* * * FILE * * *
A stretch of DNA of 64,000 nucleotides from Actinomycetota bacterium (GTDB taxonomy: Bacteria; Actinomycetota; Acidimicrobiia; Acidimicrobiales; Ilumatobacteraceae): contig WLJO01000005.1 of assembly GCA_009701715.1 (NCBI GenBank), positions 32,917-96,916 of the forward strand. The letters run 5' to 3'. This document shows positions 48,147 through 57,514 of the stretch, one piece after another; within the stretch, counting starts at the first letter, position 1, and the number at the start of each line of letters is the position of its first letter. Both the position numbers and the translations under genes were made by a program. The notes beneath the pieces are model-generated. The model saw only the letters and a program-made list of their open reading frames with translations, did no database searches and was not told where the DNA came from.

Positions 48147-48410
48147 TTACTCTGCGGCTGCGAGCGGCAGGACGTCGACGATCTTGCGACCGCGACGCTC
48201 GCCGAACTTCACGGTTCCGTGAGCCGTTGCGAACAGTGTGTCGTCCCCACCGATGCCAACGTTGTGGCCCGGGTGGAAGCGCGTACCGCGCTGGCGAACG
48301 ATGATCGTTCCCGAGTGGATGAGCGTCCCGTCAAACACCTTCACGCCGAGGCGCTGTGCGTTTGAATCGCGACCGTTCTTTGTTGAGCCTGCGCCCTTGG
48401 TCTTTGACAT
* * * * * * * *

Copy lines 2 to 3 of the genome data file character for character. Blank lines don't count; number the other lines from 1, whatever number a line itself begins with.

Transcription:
Positions 48147-48410
48147 TTACTCTGCGGCTGCGAGCGGCAGGACGTCGACGATCTTGCGACCGCGACGCTC